Data collection procedure and tools
The data was collected through interviewing the pregnant women face to face after getting informed consent using structured and pre-tested questionnaire. The questionnaire was originally developed in English and then translate into Tigrigna (local language). Later on it was translated back to English to ensure its consistency. Finally, it was prepared in Local language (Tigrigna language) to collect data. In addition to that chart review was conducted to extract hemoglobin level at ANC 1st visit and another necessary data from ANC longitudinal register. During data collection, two BSC Degree and 7 diploma holder in nursing were hired as supervisors and data collectors respectively.
The data was coded and entered in to Epi-info 7 then exported to Stata 14 for cleaning and further analysis. Both Bivariable and multi variable logistic regression model was used in the data analysis. The assumption of logistic regression model fitness was checked using Hosmer and Lemeshow goodness of fit test statistics. Variables with P-value < 0.05 in the Bivariable logistic regression analysis was considered for inclusion in the multivariable logistic regression analysis to control the effect of confounders.
Variables which were significantly associated with the outcome variable were declared when adjusted odds ratio (AOR) with 95% confidence interval was significant in the multivariable analysis at P-value< 0.05.
Three days intensive training were given to data collectors and supervisors on the data collection tools and collection procedures by the principal investigator.
Daily supervision of data collectors were made at each health centers during the study period by the supervisors and principal investigator. The collected data were carefully checked for completeness and consistency. Any confusion on the data collection procedure and responses were handled timely.
Socio-demographic and economic characteristics of study participants
A total of 634 pregnant women were interviewed with the response rate of 99%. The average mean age of study participants was 26.99 years with standard deviation (SD) of 5.99. The majority of age group belongs to 20–34 years which accounts 487(76.81%). Nearly all 609(96.06%) of study participants were with orthodox religion. Regarding to marital status, 13(2.05%) of study participants were not married whereas 552(87.07%) were married. Eighty five (13.41%) of participants were with housewife occupation and 277(43.69%) of the study participants were with primary educational level. Four hundred fifteen (65.46%) of the study participant’s household size were 1–4 and about a quarter of study participants 127(25.08%) were with second wealth quintile (Table 1).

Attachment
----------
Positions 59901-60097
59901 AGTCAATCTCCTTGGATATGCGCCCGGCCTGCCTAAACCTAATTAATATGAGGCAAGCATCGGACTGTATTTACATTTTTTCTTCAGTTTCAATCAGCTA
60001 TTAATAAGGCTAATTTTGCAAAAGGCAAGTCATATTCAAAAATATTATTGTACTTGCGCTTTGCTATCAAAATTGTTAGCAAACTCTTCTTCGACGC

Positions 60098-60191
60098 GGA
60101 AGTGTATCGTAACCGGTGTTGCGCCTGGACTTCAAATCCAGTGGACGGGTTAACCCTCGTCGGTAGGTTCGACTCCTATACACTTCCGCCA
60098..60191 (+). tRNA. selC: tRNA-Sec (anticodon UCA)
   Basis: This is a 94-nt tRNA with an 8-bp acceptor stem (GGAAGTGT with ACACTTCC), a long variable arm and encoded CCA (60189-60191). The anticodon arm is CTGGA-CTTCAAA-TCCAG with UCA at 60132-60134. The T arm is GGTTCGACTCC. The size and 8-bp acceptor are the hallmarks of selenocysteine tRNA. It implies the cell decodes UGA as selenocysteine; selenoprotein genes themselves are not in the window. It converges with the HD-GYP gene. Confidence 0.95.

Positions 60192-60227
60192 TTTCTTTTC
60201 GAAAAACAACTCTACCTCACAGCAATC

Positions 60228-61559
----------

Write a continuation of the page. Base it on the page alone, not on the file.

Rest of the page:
Out of the total study participants, 175(27.6%) were nulliparous and 79(16.92%) had history of abortion. Fifty seven (12.42%) and 37(8.06%) of the study participants were with less than 2 years birth interval and had history of still birth respectively. Regarding to history of malaria attack 1 year prior to this study period, 112(17.67%) of the study subjects had history of malaria. Most of the participants 542(85.49%) and 582(91.8%) had no history of excessive menstrual bleeding and pregnancy related complications respectively. Only 132(20.82%) of study subjects were with planned pregnancy. Almost half 315(49.68%) of the participants were with MUAC less than 23 cm.
The magnitude of anemia (hemoglobin level < 11 mg/dl) were found that 16.88% (95% CI: 13.95%, 19.8%). The mean hemoglobin level of study participants were 12.3 (SD ± 1.33). Most of the pregnant women 489 (77.13%) who attend their first ANC were at the 3–6 months of gestational age (Table 2).
The meal frequency of study participants with greater than three times per day were 252(39.75%). Majority 541(85.33%) of the total participants were reported that they consume food made from cereals and grains daily. Besides, 179(28.23%) of the total participants didn’t take tea or coffee. Concerning to fruit and green leafy vegetables intake, only 11(1.74%) and 40(6.31%) of the total study participants reported with daily intake respectively (Table 3).
Socio-demographic factors like; age of women, religion, marital status, occupation, household size and wealth quintile were not significantly associated with the anemia in Bivariable analysis at P-value < 0.05. Similarly, parity of women, history of abortion, birth interval, history of still birth and nutritional status were not significantly associated with anemia in Bivariable analysis. Regarding to dietary intake, variables which were not significantly associated with anemia in Bivariable analysis at P-value < 0.05 were; eating food made from cereals and grains, drinking tea or coffee, fruit intake, green leafy vegetables intake, dairy products/ milk product intake, meat intake and egg intake.